Museum of Maritime Science

The Museum of Maritime Science or Fune-no-Kagakukan as it is known, is everything nautical, the building is even shaped like a giant ship. There are several levels of interactive displays, a large outdoor area, an observatory and even a seaside pool that is open during the summer, making the centre hugely popular during the warmer months.

Tokyo Maritime Museum

The Museum of Maritime Science or Fune-no-Kagakukan as it is known, is everything nautical, the building is even shaped like a giant ship. There are several levels of interactive displays, a large outdoor area, an observatory and even a seaside pool that is open during the summer, making the centre hugely popular during the warmer months.

The museum has a wealth of fascinating items and is a comprehensive display of man’s quest with the mighty oceans. The lower levels are dedicated to engineering and the design of ships, with displays on ship building, propulsion and ship design. There is also a hall dedicated to marine symbols as well as meeting and conference facilities.

The upper decks have displays on sailing and feature many models of Japanese sea craft, including submarines, ferries, super-tankers, container ships, and wooden ships. A highlight for many is the extremely cool radio controlled boat corner where children can play and control a range of small watercraft on a large pond.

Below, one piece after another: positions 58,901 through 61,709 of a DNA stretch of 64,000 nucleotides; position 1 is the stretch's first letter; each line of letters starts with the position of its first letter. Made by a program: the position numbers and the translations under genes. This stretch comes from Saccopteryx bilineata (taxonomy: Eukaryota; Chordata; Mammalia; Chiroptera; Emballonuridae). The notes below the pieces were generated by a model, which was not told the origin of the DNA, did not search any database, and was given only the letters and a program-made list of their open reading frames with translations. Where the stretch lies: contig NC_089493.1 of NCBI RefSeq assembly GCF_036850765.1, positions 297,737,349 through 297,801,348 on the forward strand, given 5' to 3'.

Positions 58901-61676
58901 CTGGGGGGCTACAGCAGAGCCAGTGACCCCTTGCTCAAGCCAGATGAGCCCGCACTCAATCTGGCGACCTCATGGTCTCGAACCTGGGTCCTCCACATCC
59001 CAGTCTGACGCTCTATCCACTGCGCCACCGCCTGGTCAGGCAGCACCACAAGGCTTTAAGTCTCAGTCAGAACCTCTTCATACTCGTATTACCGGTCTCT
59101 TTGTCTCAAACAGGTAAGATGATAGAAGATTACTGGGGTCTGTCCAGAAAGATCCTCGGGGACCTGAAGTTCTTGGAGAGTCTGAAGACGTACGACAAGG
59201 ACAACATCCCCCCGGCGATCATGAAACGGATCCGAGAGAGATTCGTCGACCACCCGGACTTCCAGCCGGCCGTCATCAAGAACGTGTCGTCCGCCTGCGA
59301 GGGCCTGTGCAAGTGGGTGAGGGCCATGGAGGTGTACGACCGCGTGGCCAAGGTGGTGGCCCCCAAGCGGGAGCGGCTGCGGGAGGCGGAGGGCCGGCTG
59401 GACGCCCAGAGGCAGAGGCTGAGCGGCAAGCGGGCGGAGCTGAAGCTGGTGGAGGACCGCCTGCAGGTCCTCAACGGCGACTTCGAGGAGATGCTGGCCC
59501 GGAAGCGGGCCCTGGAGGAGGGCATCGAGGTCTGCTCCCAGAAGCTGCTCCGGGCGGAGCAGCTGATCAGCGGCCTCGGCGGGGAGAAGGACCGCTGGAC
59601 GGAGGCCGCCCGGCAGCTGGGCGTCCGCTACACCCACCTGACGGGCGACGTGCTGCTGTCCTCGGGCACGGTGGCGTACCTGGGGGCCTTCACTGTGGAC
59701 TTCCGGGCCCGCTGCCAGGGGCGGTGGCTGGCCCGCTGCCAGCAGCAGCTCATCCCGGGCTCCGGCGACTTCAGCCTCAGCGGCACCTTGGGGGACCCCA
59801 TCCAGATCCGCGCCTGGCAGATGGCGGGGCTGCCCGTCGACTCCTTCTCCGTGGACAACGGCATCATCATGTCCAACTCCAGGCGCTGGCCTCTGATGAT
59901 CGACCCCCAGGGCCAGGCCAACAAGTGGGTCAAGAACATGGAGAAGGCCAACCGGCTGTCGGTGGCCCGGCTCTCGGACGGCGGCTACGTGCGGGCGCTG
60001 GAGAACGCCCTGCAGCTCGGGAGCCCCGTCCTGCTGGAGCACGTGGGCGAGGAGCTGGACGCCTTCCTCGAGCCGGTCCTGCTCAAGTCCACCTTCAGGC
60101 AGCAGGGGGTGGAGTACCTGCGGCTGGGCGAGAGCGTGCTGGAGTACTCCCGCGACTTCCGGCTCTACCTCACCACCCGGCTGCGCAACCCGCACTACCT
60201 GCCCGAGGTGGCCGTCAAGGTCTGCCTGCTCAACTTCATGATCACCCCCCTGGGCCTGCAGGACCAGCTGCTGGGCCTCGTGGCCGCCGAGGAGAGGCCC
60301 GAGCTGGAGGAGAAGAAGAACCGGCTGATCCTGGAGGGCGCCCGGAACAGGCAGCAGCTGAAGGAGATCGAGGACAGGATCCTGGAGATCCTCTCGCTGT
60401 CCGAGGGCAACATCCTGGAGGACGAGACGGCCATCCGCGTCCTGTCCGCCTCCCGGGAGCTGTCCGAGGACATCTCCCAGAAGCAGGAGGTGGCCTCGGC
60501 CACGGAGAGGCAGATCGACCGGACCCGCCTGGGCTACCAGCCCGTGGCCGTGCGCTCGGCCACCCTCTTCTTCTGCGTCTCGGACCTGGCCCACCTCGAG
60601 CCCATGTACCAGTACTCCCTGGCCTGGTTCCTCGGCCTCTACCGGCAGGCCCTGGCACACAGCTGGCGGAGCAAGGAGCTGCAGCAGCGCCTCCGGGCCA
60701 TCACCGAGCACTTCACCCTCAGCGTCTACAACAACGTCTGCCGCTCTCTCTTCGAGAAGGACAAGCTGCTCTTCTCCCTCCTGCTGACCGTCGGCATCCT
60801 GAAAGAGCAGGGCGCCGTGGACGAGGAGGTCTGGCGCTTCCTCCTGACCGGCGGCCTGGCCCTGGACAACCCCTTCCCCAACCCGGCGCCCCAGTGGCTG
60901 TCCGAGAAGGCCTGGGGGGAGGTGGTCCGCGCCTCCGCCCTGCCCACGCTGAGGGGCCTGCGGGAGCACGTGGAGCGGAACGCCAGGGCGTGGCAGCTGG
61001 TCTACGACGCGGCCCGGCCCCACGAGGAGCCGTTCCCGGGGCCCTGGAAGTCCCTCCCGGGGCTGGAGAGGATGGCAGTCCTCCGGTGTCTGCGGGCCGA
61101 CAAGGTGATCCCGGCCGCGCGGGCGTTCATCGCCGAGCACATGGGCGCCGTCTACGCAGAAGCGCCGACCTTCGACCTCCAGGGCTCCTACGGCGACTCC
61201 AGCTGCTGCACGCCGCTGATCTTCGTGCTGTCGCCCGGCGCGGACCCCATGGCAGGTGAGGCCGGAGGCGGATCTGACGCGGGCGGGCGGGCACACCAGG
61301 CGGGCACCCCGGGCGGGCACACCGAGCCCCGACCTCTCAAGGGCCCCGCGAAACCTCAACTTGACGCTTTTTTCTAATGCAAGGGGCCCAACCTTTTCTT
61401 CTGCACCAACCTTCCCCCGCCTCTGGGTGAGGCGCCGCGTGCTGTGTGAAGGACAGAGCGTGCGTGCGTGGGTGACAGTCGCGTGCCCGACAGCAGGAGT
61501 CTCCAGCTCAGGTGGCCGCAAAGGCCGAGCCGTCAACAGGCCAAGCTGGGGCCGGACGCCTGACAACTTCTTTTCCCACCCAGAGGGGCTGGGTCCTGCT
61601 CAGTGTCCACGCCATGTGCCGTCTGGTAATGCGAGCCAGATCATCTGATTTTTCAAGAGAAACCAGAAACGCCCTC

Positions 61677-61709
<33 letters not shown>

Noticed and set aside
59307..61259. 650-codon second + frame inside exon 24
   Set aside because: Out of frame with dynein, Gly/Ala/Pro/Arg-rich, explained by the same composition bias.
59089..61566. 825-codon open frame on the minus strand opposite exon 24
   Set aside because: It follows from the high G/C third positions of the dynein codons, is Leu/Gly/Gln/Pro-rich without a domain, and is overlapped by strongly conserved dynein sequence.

The grounds of the museum are home to larger historical artefacts portraying many of the important milestones of Japanese maritime heritage. You will find most of the information is in Japanese, but it is fairly easy to understand what is going on most of the exhibits. One exhibition not to miss is a ship moored off the grounds, the Soya, constructed in 1938 this vessel is a cargo icebreaker and served as Japan’s first Antarctic observation ship. There is a submarine, the main battery of the battleship Mutsu and a very interesting superconducting electromagnetic propulsion system that was built as a world first for the Yamato 1, an experimental craft from the early 1990’s.

The centre also features a good gift-shop, cafe and restaurant making for an excellent place to end the museum tour which takes about an hour.

The Museum of Maritime Science has its own station on the Yurikamome Line called Fune-no-kagakukan (station U-08). Another novel way of reaching the building is by using the Water-Bus which departs from Hinode pier which is also a Yurikamome Line Stop (station U-04). While on Odaiba look out for the free shuttle buses which loops the Odaiba waterfront precincts attractions, get off at the huge cruise liner shaped building.

Official Website:
http://www.funenokagakukan.or.jp/

Only in Japan

bus dog

Japanese Bus Stops can often be sign posted with cute characters.